From Marilyn Monroe’s sequin dress in “Some Like It Hot” to Tom Hardy’s post-apocalyptic attire in “Mad Max: Fury Road,” costumes continue to leave a lasting impression on film history. Who would Dorothy be without her ruby slippers? Or Princess Leia without her senatorial gown, for instance?
Through the costume department, your favorite characters have come to life, but it wasn’t until 1949 when the Academy Award for Best Costume Design was first given for films made in 1948. At the time, two awards were presented to costume designers for achievement in black-and-white films and color films. It wasn’t until 1967 when the categories officially merged (with the exception of the single category in 1958 and 1959.)
Notable winners through the years include the late Edith Head, who won a record eight Oscars for Best Costume Design between 1949 and 1973, making her the most awarded woman in the Academy’s history, as well as Milena Canonero and Colleen Atwood, who are the most-honored living designers, winning four Oscars each.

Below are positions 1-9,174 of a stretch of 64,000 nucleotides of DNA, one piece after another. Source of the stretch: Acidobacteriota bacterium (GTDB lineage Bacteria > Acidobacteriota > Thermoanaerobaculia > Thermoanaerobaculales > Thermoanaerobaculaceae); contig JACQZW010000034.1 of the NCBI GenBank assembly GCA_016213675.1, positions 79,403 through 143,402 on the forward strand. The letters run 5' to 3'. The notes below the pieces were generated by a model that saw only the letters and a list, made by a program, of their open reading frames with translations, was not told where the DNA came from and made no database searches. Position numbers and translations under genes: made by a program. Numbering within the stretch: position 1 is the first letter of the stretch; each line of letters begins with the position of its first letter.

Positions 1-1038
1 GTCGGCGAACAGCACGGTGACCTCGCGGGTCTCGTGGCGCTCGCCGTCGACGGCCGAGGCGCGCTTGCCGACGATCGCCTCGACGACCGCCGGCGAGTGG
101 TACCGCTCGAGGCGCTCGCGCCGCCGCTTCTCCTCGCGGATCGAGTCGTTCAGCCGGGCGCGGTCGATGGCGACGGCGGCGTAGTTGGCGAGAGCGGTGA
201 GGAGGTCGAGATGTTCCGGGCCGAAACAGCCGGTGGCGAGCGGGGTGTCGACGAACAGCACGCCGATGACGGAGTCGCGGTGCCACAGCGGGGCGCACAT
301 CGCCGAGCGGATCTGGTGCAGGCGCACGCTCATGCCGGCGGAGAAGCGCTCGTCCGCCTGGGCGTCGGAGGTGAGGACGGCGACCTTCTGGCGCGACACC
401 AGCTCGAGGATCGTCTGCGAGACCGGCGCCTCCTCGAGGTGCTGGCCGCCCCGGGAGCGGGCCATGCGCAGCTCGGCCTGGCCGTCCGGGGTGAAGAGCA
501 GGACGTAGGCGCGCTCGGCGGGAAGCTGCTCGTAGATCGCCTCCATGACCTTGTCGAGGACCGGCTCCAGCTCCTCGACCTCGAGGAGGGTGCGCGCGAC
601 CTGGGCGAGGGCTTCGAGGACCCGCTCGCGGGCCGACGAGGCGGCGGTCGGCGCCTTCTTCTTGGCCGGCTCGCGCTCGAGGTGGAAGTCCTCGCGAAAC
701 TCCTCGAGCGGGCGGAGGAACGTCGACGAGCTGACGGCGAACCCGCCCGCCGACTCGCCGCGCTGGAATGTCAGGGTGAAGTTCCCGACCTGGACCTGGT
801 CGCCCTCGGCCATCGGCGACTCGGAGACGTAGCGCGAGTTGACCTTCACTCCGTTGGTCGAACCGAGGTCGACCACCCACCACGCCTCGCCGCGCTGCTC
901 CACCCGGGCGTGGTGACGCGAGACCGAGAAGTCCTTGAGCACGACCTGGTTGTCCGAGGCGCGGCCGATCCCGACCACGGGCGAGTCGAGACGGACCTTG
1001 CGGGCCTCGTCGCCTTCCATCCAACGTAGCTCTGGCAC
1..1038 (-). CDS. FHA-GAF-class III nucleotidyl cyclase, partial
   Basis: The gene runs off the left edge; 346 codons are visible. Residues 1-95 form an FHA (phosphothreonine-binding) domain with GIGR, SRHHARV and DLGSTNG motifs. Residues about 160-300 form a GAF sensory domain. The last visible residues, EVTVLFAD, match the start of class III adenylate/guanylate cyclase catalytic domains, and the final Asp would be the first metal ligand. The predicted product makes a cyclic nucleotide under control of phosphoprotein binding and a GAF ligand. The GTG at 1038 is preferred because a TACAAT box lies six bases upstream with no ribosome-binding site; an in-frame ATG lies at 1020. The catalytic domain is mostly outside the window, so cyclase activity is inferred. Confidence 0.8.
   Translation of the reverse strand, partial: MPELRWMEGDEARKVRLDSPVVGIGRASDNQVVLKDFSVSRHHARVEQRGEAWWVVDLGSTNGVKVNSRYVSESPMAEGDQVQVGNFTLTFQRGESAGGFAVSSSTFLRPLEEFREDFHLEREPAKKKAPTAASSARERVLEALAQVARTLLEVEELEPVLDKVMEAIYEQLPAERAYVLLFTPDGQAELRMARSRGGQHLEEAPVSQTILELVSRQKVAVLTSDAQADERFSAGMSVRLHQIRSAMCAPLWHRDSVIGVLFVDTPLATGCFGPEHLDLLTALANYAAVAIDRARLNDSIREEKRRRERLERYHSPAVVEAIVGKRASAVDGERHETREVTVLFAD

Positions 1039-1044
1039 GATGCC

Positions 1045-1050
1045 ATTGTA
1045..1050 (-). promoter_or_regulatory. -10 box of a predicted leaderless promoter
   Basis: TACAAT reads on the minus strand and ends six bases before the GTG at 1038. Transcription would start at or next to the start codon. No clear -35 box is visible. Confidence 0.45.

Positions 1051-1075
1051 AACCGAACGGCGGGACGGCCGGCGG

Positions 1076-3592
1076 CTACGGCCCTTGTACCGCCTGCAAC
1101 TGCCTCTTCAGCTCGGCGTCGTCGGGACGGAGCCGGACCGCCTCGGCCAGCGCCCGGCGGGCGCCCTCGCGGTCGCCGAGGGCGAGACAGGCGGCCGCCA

Head designed for Hollywood’s biggest stars throughout her career — most notably Bette Davis, Audrey Hepburn, Grace Kelly, Sophia Loren, Elizabeth Taylor and many more. While she was nominated for an Academy Award a whopping 35 times, she won for films “The Heiress,” “Samson and Delilah,” “All About Eve,” “A Place in the Sun,” “Roman Holiday,” “Sabrina,” “The Facts of Live” and “The Sting.”
Canonero, meanwhile, took home the trophy for her work on “The Grand Budapest Hotel,” “Marie Antoinette,” “Chariots of Fire” and “Barry Lydon.” For Atwood, she won the Oscar for Best Costume design for “Fantastic Beasts and Where to Find Them,” “Alice in Wonderland,” “Memoirs of a Geisha” and “Chicago.”
Other memorable movies that were honored for its incredible costumes include “Black Panther” — where designer Ruth E. Carter took home the Oscar becoming the first African-American to win an Academy Award in that category — “Cruella,” which won in 2022, as well as 2014 winner “The Great Gatsby” and 2002 winner “Moulin Rouge.”
(Fun fact: both “The Great Gatsby” and “Moulin Rouge” films also won in 1975 and 1953, respectively.)
Carter just received another Oscar nod — this time for “Black Panther: Wakanda Forever.” She’s up against Mary Zophres for “Babylon,” Catherine Martin for “Elvis,” Shirley Kurata for “Everything Everywhere All at Once,” and Jenny Beavan for “Mrs. Harris Goes to Paris” at the 2023 Academy Awards.